Committee works to select Lehigh’s sesquicentennial commencement speaker


The 2015 commencement speaker has been selected, and now it is time to start preparing for the celebratory year of Lehigh’s sesquicentennial – the 150th year.

Commencement is an important part of university life where a prominent guest is invited each year to speak to the graduating class and academic community.

“This individual should reflect the goals and values of Lehigh University,” according to Lehigh’s nomination website. “Nominees should be someone whose work and achievements reflect our value system at Lehigh and whose message is one that will serve as a capstone to our graduates’ educational experience.”

The May 2016 ceremony will be more “high-profile” according to the website. The 2016 commencement has a bit more weight to it, as it represents the official closing of Lehigh’s sesquicentennial year. Nominators are encouraged to dream big and consider nominating a speaker who will be fitting for the sesquicentennial year commencement.

“Every year, we try to select a speaker who will have a broad appeal and offer an appropriately inspiring and relevant message to our graduates,” said Bill Whitney, executive assistant to the president, in an email. “But for 2016, we are including some additional stakeholders in the feedback process, primarily the planners of Lehigh’s sesquicentennial activities, and are maybe more focused on bringing in a widely-known name, someone who may draw attention from the broader region and nation.”

Whitney described the multi-step process of selecting a speaker as difficult, but rewarding. The process begins approximately 18 months prior to the commencement ceremony when the campus and Lehigh community are solicited for their nominations.

The commencement speaker nomination committee reviews the nominations and then provides a list of recommended nominees to the president who further considers the available nominees. The president will then approach the board of trustees for its feedback. After the board gives its view, the President’s Office will reach out to possible candidates.

“We want there to be a rich list of people to choose from this year, someone people can really get excited about,” said Dave Anastasio, a professor of earth and environmental sciences and the chair of the commencement committee. “A speaker that is going to galvanize this excitement.”

The Commencement Speaker Nomination Committee is comprised of the faculty chair Anastasio, the chairman of honorary degree committee, a staff member from the Dean of Students Office, a staff member from advancement, the undergraduate and graduate Student Senate presidents, a representative from the President’s Office, and two class officers from the Class of 2016. This rotating mix of faculty, staff and students represents a wide range of views.

Max DeZarn, the class of 2016 president, said he was honored to be selected as one of the Lehigh students on the committee that will review the list of nominations.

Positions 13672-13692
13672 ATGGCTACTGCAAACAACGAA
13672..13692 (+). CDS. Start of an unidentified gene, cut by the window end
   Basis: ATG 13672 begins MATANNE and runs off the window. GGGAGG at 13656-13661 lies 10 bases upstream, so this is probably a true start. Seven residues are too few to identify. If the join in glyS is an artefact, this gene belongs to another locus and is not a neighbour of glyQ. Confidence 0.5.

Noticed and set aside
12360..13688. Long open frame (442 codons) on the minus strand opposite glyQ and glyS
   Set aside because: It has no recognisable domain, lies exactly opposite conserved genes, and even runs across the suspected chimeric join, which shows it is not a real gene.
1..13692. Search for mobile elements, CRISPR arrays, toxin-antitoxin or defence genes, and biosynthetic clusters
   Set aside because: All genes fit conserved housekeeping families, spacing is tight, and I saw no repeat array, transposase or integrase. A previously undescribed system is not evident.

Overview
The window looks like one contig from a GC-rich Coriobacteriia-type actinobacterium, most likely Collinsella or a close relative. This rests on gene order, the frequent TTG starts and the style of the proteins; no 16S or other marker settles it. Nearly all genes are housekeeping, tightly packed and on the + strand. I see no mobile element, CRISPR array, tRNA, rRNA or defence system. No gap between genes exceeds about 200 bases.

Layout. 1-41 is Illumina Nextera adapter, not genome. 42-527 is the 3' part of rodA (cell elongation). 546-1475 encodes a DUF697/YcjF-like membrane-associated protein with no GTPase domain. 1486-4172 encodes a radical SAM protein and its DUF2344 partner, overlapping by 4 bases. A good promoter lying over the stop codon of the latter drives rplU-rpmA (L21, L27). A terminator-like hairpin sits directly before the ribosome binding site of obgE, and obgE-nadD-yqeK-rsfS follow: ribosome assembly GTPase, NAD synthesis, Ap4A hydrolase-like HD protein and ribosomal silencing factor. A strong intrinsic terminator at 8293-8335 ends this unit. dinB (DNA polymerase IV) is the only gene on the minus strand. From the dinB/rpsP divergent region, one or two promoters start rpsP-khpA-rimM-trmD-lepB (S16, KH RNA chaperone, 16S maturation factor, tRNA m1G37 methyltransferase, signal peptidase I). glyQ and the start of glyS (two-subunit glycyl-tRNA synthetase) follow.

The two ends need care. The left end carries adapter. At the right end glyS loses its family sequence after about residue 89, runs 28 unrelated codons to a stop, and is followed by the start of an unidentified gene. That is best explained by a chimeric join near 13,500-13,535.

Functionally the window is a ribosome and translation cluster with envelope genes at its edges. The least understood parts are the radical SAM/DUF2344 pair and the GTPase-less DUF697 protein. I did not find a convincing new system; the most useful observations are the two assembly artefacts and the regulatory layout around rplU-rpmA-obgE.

He explained that the main job of the committee is to get the word out to students about next year’s commencement and to encourage them to nominate people to be the speaker.

“(Having students on the committee) offers a different perspective,” DeZarn said. “The demographic of the committee varies by age and by interests, so I think all of those qualities make us well-rounded. Having students (on the committee) is obviously very important to that.”

The number of nominations typically ranges from 50 to 100 and can be made for the commencement speaker, baccalaureate speaker and honorary degree recipient.

“We always try and give the campus community many opportunities to submit nominations, as the more we receive, the better,” Whitney said.

To encourage nominations this year, the Dean of Student’s Office offered a raffle contest where those who submitted a nomination were entered to win a gift card from the bookstore.

There are the perennial nominees, people like Jon Stewart and Stephen Colbert, in addition to a wide range of people from academics to entertainers, athletes, writers and public intellectuals.

“It’s always a wide range of people to consider,” Whitney said.

DeZarn said the committee is not necessarily searching for someone from a specific area of work or someone with certain qualifications. He also referred to the diversity of commencement speakers in past years—many of which who have delivered great speeches.

“They’ve all come from a lot of different areas,” he said. “We’ve had some actors, some people involved in journalism and television and people that were in big business and finance.”

DeZarn said this nomination process is important because commencement is an important event not just for those graduating, but to the entire Lehigh community.

“I think its great to bring in someone who is inspiring or who has done important work,” he said.

Many of what one would consider really excellent commencement speakers get booked very early in advance. This is why the committee makes sure to invite the speaker a year-and-a-half in advance. Whitney said that it is not unusual to go through two or three potential speakers before actually finding one who can do it.

There are some restrictions for the commencement speaker, such as he or she cannot be an active student or faculty member at Lehigh or a sitting politician.

Prior honorees include Bill Nye The Science Guy, His Excellency Ali Al-Naimi, Ellen Kullman, Dr. Elie Wiesel, Dr. Jeffrey Sachs, William Amelio, Ken Burns and Maya Angelou.

“This is a person you will remember for the rest of your life,” Anastasio said. “Junior class, take ownership of your graduation by nominating someone.”

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